A cybersecurity company called Imperva has disclosed that the Facebook Messenger had a bug that potentially let hackers see who you were talking to on the app. Although, the bug didn’t reveal the content of the messages the issue was a blatant breach of user privacy.
Ron Masas was the security sleuth at Imperva who had made the discovery. He said that the bug affected users who were logged in to their accounts and visited a malicious site. Such a bug would require the expertise of a skilled hacker to pull-off a high-level attack but it would give a hacker a list of exactly who their target contacted.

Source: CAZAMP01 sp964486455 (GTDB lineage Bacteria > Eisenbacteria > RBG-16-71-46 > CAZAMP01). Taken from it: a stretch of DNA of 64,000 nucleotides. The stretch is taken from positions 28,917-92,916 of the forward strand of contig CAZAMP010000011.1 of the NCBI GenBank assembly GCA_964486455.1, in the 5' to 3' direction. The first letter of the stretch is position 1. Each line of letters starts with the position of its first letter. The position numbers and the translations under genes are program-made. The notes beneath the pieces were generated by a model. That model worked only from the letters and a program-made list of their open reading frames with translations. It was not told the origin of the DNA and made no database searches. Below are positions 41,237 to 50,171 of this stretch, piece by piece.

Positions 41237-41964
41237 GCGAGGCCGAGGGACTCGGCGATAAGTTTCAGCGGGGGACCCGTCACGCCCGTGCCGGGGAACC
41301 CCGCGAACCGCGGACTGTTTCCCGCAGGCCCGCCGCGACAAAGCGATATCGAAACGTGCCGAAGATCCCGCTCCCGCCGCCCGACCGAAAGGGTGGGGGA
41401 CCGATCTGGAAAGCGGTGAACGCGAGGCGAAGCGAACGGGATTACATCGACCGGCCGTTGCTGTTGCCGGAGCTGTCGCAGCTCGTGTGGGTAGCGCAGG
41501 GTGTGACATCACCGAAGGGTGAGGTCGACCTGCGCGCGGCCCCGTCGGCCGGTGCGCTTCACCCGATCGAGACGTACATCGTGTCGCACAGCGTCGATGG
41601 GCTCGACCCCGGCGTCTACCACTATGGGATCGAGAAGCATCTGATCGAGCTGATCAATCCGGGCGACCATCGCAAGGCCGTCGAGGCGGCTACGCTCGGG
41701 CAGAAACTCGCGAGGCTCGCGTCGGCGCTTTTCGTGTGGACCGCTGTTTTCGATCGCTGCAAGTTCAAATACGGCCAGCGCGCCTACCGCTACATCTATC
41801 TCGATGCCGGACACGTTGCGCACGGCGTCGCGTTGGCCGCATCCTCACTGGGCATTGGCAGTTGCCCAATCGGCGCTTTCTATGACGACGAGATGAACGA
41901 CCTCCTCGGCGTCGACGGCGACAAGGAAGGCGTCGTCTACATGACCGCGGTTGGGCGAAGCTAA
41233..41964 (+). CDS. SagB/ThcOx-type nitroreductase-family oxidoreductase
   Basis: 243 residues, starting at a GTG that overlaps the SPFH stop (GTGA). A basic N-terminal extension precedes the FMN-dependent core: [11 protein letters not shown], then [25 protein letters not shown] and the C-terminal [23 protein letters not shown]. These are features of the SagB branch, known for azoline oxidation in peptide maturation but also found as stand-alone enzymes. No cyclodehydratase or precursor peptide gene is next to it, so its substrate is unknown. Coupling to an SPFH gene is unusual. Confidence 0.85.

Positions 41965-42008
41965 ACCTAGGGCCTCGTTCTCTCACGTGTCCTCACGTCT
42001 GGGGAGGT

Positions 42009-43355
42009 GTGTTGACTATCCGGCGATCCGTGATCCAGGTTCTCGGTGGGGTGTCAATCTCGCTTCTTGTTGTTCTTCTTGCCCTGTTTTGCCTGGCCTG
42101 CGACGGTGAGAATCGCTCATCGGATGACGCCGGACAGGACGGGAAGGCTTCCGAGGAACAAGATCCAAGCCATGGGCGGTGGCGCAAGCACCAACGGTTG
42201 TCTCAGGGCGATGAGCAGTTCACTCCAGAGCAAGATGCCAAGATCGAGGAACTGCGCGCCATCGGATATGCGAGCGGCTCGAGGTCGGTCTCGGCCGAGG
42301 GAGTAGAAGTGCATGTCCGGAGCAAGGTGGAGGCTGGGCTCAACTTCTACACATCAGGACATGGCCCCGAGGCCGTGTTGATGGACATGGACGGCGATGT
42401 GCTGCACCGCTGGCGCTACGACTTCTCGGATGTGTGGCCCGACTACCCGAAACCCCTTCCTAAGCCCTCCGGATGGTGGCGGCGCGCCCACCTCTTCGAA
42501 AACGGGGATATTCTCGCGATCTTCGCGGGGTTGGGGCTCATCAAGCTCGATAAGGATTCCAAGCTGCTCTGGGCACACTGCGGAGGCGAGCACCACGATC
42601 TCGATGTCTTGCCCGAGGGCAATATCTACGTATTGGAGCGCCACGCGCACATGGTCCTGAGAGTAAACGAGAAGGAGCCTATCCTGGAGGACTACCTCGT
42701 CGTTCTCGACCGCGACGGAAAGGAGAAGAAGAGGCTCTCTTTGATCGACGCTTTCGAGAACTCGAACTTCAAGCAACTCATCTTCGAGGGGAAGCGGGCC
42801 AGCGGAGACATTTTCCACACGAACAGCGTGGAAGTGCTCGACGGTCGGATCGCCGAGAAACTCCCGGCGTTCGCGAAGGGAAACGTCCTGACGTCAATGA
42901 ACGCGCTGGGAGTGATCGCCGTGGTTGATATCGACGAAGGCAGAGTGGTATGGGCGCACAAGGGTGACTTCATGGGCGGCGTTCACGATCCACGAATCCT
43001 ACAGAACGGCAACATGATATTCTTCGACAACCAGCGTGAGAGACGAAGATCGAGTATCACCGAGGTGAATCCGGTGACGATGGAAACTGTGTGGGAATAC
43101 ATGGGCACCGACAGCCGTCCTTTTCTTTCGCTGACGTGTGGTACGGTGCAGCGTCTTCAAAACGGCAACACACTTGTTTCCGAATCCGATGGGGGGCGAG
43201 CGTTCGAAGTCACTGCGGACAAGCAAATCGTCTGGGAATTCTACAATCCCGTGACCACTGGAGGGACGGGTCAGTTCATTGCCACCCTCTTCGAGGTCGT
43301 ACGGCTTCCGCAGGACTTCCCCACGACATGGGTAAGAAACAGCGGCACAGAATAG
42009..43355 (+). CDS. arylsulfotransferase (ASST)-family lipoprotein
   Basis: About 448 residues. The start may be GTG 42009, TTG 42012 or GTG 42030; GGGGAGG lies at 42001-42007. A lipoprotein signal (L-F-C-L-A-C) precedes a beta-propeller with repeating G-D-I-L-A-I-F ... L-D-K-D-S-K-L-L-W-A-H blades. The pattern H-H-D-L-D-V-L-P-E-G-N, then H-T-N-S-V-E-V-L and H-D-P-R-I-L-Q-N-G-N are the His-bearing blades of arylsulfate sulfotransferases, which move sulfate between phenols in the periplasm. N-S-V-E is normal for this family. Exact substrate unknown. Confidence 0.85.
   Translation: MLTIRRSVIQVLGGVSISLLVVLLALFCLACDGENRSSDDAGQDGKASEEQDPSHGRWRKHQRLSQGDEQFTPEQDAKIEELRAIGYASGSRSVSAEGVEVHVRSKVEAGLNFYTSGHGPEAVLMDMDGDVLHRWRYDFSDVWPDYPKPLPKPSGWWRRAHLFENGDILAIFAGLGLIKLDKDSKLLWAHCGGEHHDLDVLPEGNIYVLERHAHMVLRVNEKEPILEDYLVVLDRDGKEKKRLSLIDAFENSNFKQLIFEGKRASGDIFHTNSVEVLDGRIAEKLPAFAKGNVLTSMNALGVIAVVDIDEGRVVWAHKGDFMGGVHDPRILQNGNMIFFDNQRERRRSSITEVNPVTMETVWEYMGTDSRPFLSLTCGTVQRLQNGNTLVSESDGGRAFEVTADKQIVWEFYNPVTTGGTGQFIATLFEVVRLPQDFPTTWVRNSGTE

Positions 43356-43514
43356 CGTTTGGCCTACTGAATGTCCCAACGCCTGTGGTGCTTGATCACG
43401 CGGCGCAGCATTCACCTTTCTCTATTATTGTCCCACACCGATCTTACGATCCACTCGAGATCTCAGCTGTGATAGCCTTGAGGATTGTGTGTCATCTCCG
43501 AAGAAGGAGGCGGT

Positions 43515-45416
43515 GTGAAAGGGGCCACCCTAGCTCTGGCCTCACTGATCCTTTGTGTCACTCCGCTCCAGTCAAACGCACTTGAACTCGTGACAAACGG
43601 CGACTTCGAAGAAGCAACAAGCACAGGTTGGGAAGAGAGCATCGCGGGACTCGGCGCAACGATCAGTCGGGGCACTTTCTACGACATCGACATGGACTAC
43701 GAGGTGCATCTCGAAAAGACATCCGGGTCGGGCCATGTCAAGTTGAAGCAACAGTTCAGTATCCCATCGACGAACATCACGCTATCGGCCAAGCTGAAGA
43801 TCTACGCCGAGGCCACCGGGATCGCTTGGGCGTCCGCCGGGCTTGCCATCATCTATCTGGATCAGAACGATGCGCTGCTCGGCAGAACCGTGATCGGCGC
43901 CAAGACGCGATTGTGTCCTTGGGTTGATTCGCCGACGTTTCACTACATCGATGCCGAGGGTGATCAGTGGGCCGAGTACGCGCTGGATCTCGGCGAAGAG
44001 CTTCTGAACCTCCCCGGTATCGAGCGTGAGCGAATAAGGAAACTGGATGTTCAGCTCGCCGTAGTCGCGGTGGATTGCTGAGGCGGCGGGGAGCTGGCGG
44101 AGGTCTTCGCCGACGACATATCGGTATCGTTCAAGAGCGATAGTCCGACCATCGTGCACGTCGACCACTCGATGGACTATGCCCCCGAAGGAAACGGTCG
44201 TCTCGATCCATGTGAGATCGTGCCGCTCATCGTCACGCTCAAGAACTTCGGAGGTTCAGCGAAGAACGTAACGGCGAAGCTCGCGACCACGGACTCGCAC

Facebook was notified about the existence of the bug and since then the problem had been patched. But in his report about the attack, Masas wrote that such attacks which “stem from the way web browsers handle content embedded in the webpage” often goes ignored. He thinks that browser-based side-channel attacks are overlooked. While big IT companies are catching up on this, rest of the industry remains unaware. He believes this technique could become popular this year; hence the need for awareness.
In a statement to Facebook he said: “We’ve made recommendations to browser makers and relevant web standards groups to encourage them to take steps to prevent this type of issue from happening in other web applications, and we’ve updated the web version of Messenger to ensure this browser behavior isn’t triggered on our service.”